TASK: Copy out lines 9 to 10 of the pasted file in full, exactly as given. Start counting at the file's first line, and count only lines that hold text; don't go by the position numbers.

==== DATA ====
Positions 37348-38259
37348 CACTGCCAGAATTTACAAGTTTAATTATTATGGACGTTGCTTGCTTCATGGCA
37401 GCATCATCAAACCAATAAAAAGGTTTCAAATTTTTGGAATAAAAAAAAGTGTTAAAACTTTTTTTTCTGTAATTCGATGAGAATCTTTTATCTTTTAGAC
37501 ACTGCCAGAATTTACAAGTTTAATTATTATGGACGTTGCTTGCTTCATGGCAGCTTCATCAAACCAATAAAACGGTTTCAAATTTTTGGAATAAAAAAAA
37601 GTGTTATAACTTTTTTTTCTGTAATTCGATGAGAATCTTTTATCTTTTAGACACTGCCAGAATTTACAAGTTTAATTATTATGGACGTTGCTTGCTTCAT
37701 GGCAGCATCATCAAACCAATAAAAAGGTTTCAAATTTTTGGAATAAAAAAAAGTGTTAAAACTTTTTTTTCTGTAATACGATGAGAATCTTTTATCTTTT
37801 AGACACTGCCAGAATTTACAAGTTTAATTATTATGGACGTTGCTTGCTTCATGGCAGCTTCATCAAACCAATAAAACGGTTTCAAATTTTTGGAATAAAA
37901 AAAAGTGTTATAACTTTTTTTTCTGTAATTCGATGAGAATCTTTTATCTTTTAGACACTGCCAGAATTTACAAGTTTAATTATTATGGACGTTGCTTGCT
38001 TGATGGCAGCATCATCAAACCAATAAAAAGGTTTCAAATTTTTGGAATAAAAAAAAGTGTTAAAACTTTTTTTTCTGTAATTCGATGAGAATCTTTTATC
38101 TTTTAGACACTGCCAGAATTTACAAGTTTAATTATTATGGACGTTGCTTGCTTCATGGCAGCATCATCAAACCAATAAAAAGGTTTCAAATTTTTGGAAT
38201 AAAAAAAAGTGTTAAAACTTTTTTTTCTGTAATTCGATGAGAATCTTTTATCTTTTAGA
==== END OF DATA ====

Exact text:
38001 TGATGGCAGCATCATCAAACCAATAAAAAGGTTTCAAATTTTTGGAATAAAAAAAAGTGTTAAAACTTTTTTTTCTGTAATTCGATGAGAATCTTTTATC
38101 TTTTAGACACTGCCAGAATTTACAAGTTTAATTATTATGGACGTTGCTTGCTTCATGGCAGCATCATCAAACCAATAAAAAGGTTTCAAATTTTTGGAAT